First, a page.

Increasingly, salaries offered for unskilled and skilled workers by some labour receiving countries are not attractive compared to salaries they would receive in Sri Lanka. Moreover, considering other matters such as opportunity cost of sacrificing family life in Sri Lanka, there is little or no incentive in some cases for Sri Lankans to seek foreign employment.According to an agent interviewed, the salary offered must be thrice the wage in Sri Lanka, for there to be an incentive to go abroad for employment. Both traditional markets such as the Middle East and some of the emerging Asian Markets such as Malaysia offer inadequate wages to Sri Lankan migrants, particularly for unskilled and semi-skilled workers and this has made it harder for recruitment agencies from fulfilling the available vacancies.
Findings reveal that certain preferences of some Sri Lankan migrants act as a barrier to recruitment and fulfillment of job orders. Sri Lankans are reluctant to go to some markets despite the availability of job vacancies due to negative publicity regarding these countries in the media, and also due to restrictions on life styles in countries such as Saudi Arabia. Instead, they prefer to go to developed markets like the EU where obtaining visas are difficult. The study also found that preferences of recruitment agencies and employers abroad can affect the vacancies on offer to Sri Lankans as well. As a result of poor performance or misbehaviour at the place of work, recruiters and employers in destination countries can sometimes hold a negative image of the suitability of Sri Lankan workers for employment. This serves to decrease the recruitment opportunities available for Sri Lankan migrants.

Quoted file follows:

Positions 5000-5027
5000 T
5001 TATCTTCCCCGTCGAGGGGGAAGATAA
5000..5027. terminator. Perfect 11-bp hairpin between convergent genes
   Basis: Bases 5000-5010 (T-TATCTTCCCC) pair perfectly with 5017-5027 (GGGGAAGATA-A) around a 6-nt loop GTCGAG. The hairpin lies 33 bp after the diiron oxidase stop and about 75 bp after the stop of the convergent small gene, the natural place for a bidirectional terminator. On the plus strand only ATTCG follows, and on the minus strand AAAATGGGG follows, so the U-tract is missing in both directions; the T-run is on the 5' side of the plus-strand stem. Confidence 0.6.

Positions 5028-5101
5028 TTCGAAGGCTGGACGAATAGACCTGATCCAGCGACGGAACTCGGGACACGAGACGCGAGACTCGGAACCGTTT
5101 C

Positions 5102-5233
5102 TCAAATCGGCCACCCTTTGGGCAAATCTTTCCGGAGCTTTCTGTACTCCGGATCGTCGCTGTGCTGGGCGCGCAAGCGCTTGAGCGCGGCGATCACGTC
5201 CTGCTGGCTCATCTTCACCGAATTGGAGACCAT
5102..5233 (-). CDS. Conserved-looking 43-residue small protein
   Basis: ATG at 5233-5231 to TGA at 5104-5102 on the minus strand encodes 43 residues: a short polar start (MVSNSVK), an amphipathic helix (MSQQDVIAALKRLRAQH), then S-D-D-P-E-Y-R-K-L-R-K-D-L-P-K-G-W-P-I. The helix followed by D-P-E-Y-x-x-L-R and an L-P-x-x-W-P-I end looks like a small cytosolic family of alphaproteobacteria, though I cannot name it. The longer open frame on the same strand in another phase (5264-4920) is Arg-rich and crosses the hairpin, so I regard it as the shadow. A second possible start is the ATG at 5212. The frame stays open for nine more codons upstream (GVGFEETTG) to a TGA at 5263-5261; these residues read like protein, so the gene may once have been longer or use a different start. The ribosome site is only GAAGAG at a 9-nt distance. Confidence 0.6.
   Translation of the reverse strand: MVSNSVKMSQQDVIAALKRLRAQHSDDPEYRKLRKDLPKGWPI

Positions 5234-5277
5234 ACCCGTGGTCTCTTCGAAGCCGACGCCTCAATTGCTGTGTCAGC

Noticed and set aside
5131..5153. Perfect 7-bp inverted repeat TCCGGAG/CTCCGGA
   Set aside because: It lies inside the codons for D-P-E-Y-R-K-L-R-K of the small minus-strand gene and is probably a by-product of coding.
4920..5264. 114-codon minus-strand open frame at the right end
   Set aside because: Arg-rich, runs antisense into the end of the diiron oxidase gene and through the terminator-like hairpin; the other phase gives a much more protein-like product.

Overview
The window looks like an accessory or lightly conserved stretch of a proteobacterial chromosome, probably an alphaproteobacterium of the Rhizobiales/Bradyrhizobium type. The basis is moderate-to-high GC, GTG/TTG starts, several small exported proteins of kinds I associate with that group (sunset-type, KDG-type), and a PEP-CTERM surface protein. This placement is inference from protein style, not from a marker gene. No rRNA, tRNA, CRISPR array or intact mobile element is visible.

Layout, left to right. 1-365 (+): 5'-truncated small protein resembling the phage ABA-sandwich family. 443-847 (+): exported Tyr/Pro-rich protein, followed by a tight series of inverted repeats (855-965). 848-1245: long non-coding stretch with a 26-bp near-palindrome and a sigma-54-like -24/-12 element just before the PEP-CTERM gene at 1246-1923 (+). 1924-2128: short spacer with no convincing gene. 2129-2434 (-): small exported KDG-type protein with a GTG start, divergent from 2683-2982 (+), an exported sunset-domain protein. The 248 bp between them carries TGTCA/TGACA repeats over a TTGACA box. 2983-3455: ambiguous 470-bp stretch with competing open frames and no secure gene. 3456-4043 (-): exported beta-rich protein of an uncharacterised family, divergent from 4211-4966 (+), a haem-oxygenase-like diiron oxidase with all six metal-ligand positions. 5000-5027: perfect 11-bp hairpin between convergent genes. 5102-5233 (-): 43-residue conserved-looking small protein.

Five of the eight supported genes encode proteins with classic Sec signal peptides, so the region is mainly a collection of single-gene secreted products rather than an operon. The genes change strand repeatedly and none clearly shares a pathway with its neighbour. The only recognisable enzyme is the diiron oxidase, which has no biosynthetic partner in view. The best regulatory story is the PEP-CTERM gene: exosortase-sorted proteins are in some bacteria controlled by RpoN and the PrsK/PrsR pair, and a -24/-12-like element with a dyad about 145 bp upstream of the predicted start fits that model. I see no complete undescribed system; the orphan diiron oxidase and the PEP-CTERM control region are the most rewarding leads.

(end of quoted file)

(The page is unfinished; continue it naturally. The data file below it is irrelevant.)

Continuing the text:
6. Lack of capacity to supply required man-power
Recruitment agencies revealed that there is a lack of manpower in the country, and that the present skill mismatch adversely affects the competitiveness of Sri Lankan migrants. This prevents them from reaching non- traditional markets, creating more constraints to recruitment opportunities. Sri Lanka has not been able to supply the numbers of workers in mid-professional, skilled and semi-skilled job categories, for whom there was demand from various countries. For instance, in 2009, there was demand for 784,212 positions from all job categories, but Sri Lanka could only supply persons for 247,119 positions.